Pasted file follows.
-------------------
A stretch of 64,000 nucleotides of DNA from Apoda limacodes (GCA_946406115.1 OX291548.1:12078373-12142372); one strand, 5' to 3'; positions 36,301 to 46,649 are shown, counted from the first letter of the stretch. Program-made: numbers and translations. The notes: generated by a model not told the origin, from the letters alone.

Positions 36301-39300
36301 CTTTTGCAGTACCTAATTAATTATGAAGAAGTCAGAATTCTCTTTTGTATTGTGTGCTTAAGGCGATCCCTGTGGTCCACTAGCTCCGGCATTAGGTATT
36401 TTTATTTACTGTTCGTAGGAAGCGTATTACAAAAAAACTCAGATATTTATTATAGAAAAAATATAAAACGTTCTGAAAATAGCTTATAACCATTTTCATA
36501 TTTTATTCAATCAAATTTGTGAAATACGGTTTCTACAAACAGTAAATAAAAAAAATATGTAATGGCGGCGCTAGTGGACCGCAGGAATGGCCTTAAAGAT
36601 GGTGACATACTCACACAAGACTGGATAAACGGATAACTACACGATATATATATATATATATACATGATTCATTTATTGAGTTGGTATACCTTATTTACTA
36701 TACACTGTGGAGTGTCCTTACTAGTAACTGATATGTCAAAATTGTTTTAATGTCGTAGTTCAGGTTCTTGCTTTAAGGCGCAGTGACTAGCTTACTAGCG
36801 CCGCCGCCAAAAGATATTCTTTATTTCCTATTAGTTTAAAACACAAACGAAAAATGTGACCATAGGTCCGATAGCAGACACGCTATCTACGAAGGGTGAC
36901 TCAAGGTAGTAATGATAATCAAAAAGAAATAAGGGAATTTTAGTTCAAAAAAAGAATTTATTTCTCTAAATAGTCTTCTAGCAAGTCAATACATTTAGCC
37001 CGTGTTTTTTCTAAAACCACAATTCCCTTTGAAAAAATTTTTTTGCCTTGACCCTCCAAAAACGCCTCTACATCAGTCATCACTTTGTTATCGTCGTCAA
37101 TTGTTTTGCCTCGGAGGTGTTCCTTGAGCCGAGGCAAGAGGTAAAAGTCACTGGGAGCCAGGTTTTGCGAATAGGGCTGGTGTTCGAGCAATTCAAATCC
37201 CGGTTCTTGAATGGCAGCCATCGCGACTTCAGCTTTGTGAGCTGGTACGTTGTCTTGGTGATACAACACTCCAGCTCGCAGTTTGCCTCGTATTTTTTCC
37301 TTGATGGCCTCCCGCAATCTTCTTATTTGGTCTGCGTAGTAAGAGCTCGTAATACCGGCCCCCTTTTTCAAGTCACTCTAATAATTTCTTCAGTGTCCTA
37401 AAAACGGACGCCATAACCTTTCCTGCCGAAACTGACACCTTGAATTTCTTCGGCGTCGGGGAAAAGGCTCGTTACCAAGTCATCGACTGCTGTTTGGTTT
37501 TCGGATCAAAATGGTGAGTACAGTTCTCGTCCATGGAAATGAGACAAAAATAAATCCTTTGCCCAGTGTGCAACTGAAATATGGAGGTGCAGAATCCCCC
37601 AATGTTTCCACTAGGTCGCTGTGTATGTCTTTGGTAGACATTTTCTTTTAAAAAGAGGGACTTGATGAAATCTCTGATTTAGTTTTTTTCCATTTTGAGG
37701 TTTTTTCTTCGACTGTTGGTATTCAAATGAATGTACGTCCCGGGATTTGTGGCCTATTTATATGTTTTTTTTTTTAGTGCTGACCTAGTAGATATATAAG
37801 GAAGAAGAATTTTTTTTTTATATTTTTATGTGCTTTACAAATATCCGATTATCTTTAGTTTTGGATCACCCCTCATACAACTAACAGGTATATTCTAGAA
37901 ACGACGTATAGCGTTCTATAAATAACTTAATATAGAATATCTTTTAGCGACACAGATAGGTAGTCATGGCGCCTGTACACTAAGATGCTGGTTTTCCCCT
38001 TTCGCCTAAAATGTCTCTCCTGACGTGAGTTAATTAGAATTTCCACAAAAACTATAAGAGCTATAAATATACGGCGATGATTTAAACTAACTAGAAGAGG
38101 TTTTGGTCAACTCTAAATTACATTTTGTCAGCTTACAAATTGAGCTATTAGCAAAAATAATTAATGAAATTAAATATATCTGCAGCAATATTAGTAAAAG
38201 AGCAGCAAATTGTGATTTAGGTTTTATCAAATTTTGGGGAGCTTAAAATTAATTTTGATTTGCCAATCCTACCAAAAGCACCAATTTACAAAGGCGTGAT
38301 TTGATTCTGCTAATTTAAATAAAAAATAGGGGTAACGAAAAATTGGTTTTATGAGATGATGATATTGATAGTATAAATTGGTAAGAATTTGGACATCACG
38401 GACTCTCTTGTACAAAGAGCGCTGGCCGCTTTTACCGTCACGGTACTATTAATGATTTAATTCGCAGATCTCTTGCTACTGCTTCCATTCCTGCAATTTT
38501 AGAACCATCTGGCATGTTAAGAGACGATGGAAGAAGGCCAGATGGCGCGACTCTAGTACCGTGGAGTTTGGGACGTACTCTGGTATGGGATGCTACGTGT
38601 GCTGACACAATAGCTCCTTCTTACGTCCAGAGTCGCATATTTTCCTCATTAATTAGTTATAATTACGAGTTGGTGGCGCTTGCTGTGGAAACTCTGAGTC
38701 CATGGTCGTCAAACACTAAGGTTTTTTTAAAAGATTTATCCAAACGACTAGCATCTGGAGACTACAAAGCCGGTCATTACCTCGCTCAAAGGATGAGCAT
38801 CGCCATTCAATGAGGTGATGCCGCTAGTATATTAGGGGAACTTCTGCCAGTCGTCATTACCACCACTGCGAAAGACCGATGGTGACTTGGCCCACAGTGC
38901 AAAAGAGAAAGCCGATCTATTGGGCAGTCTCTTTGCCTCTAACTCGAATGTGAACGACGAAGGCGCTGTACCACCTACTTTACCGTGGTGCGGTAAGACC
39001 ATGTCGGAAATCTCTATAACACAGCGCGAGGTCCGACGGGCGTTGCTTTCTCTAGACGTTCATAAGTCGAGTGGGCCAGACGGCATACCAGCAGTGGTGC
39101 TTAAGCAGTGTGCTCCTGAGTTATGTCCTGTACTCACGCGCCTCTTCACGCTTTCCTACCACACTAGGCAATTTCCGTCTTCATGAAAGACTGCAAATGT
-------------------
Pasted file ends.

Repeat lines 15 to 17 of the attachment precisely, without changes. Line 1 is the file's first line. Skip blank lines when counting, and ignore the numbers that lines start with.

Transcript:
37501 TCGGATCAAAATGGTGAGTACAGTTCTCGTCCATGGAAATGAGACAAAAATAAATCCTTTGCCCAGTGTGCAACTGAAATATGGAGGTGCAGAATCCCCC
37601 AATGTTTCCACTAGGTCGCTGTGTATGTCTTTGGTAGACATTTTCTTTTAAAAAGAGGGACTTGATGAAATCTCTGATTTAGTTTTTTTCCATTTTGAGG
37701 TTTTTTCTTCGACTGTTGGTATTCAAATGAATGTACGTCCCGGGATTTGTGGCCTATTTATATGTTTTTTTTTTTAGTGCTGACCTAGTAGATATATAAG